THE CHAIR: An Interview With Creator and Producer Peter Simeti by Matty Budrewicz

An Interview With Creator and Producer Peter Simeti


A potent blend of twisted psychological horror, savage violence and hard-arsed prison drama, Alterna Comics’ cult 2008 graphic novel The Chair is about to make the big screen adaptation leap. The story of a perhaps wrongly imprisoned man’s fight against the brutality that surrounds him – barbarism most often meted out at the hands of one truly sadistic warden – The Chair has all the potential to become a fine mind-bending indie splat-pic classic; well, crowdfunds pending. In a UK exclusive, we got in touch with The Chair’s creator and now adaptation producer Peter Simeti for a quick confab about all things Chair related, and how you guys can help get this peach-in-waiting made…

UKHS: You’re a comic book mogul and now a movie producer; you’re not even thirty yet! For readers of UKHS who may not be too familiar with you, would you mind giving us a little background on yourself and the Alterna Comics brand?

Peter Simeti: Well that’s the first time I’ve heard it all put together like that! I’m not sure if it quite fits, but I won’t split hairs about it [laughs]. So a little about me, I created Alterna back in 2006 as a means to get my own work out there under a label so it wasn’t just a self-published work. It was just something to make it all seem a bit more official. But shortly after, I started receiving submissions and a lot of the stuff was actually really really good. I thought maybe I could help creators get their work out there and in turn we all would help each other. Alterna’s got a community aspect in that way. The books are all creator-owned, similar to publishers like Image, so Alterna doesn’t own any rights other than publishing and distribution.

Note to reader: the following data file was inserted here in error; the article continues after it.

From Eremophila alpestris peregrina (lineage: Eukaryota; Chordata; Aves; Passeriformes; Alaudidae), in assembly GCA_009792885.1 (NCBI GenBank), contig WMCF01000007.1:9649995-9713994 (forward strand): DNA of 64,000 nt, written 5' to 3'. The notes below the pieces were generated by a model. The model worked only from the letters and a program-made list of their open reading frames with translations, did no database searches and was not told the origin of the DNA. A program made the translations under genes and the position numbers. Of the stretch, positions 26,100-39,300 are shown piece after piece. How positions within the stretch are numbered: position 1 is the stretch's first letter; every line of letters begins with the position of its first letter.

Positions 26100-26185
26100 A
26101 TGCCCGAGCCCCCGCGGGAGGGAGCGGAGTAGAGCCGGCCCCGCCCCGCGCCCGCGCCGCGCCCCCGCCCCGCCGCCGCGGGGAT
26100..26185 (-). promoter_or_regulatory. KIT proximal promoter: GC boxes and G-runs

chair2UKHS: How did the The Chair come about as a graphic novel? I understand that after you’d done your first book, Spectrum, the only good thing you took from it was realising that you didn’t want to do comics that were just superhero based.

PS: Yikes! We’re digging up the dirt here, huh! What an awful book Spectrum was [laughs]! Yeah, well the only really good thing that came from it was actually the fact that I had created Alterna Comics as a label to house my self-published work. Years later, Alterna’s published about sixty to seventy titles and because of that, I’ve had the opportunity to work with some really talented people.

The Chair though was mostly spawned from the idea of having a character that was morally ambiguous. I really wanted to create something that would make people put themselves in the situation of these characters and decide on whether or not they’d behave the same or different. I think all the best stories do this kind of thing, showing a mirror up to the reader and making them think or feel the way the characters do. So with that, I created the Warden who has a bit of a sadistic and psychotic streak to him but at the same time, he’s a character that many people could probably relate to – which in itself is a bit odd, right? He’s kind of like a judge, jury, and executioner all rolled into one.